In 2012, your business buys cash registers from a supplier for $25,000. It also spends $1,000 at a food and beverage store to buy refreshments for a company party. Later that year, the company pays an individual $1,500 for an old pickup truck and spends $750 at an office supply store for copier ink and computer paper. Under the new rules that are scheduled to go into effect in 2012, all these transactions will require your business to issue 1099s. As you can see, the new requirements to report corporate payments and amounts to buy property will undoubtedly result in the issuance of many millions of additional Forms 1099 each year.
(Presumably, payments between related corporations will not be exempt.)

Another Burden. 

Your business must also obtain a TIN from each affected payee to avoid the requirement for backup withholding of federal income tax. On the other side of the coin, if your business sells property or you operate a corporate business, you will have to supply customers with your TIN to avoid backup withholding on payments made to you.

Third Change: Payments of “Gross Proceeds” Must Be Reported. Here’s where the new upcoming rules get more confusing. Under a third new rule that will take effect in 2012, payments of $600 or more in “gross proceeds” to a payee in a calendar year must be reported on an information return. At this point, it is unclear what this new reporting requirement is meant to cover. The best guess is that it is meant to cover payments add to non-corporate payees, such as restaurants and other small businesses. We are awaiting IRS clarification on this issue.

Action Plan

Dealing with the new Form 1099 reporting rules is going to be difficult for many organizations — resulting in an avalanche of paperwork. Your business will likely have to modify its accounting procedures to capture payee information that will be needed to comply with the new requirements.

Remember: TINs must be obtained from your vendors to avoid having to institute backup federal income tax withholding on payments made to them. By the same token, your business must ensure that your customers have your TIN to avoid backup withholding on payments made to you. What if backup withholding does occur on payments made to you? You must be prepared to track the withheld amounts so you can claim edit for them at tax return time. If your business winds up on either side of the backup withholding rules, it can be a real mess. And with lots more 1099s flying around, the odds of errors rise proportionately. To compound the problems with the new reporting requirements, many businesses use accounting methods other than the cash basis. In addition, a number of businesses file their returns using reporting periods other than calendar years. In an audit, imagine your business and the IRS attempting to reconcile 1099s with these complications.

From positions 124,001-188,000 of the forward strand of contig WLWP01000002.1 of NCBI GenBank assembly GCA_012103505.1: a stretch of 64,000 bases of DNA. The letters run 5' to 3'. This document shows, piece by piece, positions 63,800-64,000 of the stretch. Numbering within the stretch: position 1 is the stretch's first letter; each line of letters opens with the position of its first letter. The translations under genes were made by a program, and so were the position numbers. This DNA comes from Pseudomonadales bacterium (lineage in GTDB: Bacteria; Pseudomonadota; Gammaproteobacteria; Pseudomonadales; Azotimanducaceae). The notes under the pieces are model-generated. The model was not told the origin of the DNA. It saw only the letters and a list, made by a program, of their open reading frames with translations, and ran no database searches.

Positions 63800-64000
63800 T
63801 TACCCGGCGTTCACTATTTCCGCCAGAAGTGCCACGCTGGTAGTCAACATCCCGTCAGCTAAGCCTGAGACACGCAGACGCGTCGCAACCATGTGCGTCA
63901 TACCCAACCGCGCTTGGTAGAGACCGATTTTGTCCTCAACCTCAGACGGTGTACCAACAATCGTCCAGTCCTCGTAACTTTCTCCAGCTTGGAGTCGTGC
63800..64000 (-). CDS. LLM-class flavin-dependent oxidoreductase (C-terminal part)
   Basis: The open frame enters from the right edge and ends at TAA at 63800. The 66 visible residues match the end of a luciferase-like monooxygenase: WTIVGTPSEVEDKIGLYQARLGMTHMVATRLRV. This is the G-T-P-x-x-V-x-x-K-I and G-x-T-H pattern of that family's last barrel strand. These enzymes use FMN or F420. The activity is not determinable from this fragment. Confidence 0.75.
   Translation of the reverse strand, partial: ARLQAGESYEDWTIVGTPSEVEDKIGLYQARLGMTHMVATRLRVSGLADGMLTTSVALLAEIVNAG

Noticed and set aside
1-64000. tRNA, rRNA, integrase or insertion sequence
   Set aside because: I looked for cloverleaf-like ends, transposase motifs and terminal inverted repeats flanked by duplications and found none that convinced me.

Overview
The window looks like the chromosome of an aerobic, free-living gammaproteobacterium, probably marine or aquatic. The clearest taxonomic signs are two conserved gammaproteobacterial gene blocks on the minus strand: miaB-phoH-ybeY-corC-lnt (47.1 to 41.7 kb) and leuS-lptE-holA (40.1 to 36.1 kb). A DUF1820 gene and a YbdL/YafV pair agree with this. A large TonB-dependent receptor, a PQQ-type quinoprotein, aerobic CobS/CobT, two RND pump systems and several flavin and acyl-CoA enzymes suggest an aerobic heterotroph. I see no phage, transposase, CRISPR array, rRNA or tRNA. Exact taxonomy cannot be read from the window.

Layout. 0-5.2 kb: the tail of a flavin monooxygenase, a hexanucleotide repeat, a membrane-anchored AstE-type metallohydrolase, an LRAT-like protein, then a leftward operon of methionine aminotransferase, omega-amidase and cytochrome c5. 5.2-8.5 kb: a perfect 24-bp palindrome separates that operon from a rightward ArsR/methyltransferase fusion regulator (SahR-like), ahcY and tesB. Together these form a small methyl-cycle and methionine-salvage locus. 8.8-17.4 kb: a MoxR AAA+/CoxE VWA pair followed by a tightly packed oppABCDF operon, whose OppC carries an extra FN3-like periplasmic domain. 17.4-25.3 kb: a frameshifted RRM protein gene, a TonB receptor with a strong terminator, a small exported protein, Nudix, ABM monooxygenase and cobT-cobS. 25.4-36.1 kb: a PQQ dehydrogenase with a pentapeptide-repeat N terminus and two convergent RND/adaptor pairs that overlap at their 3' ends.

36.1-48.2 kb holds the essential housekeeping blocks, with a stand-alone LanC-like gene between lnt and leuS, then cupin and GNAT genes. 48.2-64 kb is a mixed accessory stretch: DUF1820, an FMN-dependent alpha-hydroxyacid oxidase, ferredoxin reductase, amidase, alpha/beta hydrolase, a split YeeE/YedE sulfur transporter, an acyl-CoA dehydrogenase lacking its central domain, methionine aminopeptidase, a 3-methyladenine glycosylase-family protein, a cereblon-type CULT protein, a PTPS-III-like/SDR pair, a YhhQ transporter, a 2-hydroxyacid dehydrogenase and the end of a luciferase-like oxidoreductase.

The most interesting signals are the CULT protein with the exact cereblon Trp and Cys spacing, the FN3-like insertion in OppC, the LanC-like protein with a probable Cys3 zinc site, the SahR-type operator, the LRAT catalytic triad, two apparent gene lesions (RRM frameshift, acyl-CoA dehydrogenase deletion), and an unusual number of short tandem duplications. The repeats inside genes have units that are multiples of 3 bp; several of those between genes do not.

Fortunately, the new Form 1099 reporting rules (including any backup withholding implications) don’t cover payments made before 2012.

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Document My Systems?…..Which Systems?

Recently I wrote a post about how businesses should document their systems to improve their profits and value.

I received some feedback that went something like this..

“Which systems, there are a million systems in my business!”

Well, you’re correct. Even a small business has many different systems. How you answer the phone, how to install the widget, how to log into your QuickBooks, it goes on and on.

So where should you start?

My advice is to make your first written/documented system the one that is most critical to the success of your business. That means you can rule out how to log on to your computer, how to check voice mail, how to refill the paper in the copier.

Here are some examples of critical systems for various businesses:

  • If you have a staffing firm you need a great system for interviewing potential hires.
  • If you  have an auto repair shop you need a great system for diagnosing car problems.
  • If you own an ice cream store you need a system to make sure the ice cream temperature is always perfect.

What’s the most critical system for your business? You’ll need to decide, then write it down, diagram it, draw it… do whatever you need to do to make sure that someone can do it if you’re on a sail boat in the middle of the ocean.

If it’s in your head it’s only useful to you, if it’s documented it’s valuable.

Email as Productivity Tool

We have been using gmail enterprise email system for about 6 months and I have to tell you it is a great system. Like most of what Google is known for, biz gmail is intuitive yet robust enough to handle a relatively heavy email user (I get about 150 emails a day). If you are looking for any easy to launch, low cost and full featured email system I think you’ll find gmail for biz a good choice. Here’s a place to start google biz email.

We have about 17 users on the system and although the email works great the google docs system has a way to go. We still have trouble with document conversions and I can’t recommend google docs for any serious document management uses.
If you decide to try it let me know what you think.